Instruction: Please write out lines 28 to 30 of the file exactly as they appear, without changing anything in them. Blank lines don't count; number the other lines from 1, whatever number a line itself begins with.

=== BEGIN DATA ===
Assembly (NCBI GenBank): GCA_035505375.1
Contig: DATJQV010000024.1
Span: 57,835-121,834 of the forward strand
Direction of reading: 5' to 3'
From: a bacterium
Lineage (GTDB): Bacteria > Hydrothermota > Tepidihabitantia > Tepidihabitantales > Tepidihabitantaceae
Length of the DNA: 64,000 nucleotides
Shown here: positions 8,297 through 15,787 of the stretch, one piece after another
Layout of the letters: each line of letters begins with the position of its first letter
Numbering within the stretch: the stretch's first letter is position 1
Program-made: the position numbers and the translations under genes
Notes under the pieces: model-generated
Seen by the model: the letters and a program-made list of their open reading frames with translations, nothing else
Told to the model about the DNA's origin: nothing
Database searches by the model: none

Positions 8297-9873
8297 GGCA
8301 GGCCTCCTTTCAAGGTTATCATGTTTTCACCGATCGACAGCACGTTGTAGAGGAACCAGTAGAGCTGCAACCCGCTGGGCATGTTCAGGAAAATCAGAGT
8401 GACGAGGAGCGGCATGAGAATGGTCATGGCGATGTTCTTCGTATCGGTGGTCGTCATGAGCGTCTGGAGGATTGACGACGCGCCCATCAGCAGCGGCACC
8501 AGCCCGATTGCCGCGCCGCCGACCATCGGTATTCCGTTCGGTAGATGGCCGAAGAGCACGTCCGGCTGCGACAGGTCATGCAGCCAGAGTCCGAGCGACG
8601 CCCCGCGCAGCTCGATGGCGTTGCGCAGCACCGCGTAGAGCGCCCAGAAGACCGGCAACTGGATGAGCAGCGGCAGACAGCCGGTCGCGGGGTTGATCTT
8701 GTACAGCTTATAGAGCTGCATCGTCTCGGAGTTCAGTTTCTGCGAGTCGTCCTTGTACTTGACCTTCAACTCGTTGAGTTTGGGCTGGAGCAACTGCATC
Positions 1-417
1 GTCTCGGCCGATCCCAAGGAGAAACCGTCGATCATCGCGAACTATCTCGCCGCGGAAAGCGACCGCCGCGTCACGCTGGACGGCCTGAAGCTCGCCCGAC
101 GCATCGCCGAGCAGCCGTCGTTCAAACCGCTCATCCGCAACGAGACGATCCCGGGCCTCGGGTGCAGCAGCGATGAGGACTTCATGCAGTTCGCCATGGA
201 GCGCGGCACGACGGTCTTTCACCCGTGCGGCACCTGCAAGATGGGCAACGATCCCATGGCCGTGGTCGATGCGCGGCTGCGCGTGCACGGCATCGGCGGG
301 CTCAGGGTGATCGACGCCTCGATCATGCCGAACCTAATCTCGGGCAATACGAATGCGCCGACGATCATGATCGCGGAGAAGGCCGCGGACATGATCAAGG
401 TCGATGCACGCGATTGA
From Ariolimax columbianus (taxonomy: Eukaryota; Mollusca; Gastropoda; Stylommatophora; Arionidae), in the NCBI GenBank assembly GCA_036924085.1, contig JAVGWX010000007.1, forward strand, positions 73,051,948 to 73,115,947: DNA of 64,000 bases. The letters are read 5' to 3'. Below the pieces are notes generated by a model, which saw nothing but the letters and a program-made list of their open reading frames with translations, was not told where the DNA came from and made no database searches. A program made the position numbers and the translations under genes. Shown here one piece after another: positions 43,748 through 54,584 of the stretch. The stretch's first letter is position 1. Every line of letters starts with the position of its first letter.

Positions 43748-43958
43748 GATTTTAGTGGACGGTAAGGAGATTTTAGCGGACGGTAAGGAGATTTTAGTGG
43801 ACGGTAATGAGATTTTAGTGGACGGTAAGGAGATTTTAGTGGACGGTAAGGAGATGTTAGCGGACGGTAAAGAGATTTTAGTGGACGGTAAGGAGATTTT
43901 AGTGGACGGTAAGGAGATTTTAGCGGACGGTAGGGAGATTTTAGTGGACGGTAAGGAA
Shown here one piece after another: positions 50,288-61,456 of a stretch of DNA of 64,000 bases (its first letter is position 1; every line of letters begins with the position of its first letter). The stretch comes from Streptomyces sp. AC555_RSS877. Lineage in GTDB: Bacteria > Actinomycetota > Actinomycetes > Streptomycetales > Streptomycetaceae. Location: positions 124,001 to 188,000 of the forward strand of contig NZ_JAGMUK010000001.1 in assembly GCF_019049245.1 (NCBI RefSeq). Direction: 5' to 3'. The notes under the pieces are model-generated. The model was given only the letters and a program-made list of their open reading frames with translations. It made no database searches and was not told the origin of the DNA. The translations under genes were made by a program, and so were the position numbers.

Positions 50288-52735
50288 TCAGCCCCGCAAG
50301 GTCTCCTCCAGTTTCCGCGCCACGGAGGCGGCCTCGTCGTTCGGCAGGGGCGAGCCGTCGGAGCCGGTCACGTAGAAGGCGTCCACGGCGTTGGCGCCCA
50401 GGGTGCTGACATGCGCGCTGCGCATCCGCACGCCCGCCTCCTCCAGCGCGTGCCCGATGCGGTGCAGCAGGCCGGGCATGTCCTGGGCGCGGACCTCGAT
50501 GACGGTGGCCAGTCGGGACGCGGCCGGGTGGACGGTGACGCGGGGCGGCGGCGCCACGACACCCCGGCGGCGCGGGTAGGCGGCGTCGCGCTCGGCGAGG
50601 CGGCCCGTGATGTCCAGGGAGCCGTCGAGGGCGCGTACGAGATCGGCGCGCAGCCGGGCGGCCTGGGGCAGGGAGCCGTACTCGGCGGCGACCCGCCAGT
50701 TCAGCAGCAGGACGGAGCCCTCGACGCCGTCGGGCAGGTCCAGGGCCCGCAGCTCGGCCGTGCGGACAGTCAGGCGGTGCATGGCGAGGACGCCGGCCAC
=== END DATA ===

401 TCGATGCACGCGATTGA
From Ariolimax columbianus (taxonomy: Eukaryota; Mollusca; Gastropoda; Stylommatophora; Arionidae), in the NCBI GenBank assembly GCA_036924085.1, contig JAVGWX010000007.1, forward strand, positions 73,051,948 to 73,115,947: DNA of 64,000 bases. The letters are read 5' to 3'. Below the pieces are notes generated by a model, which saw nothing but the letters and a program-made list of their open reading frames with translations, was not told where the DNA came from and made no database searches. A program made the position numbers and the translations under genes. Shown here one piece after another: positions 43,748 through 54,584 of the stretch. The stretch's first letter is position 1. Every line of letters starts with the position of its first letter.

Positions 43748-43958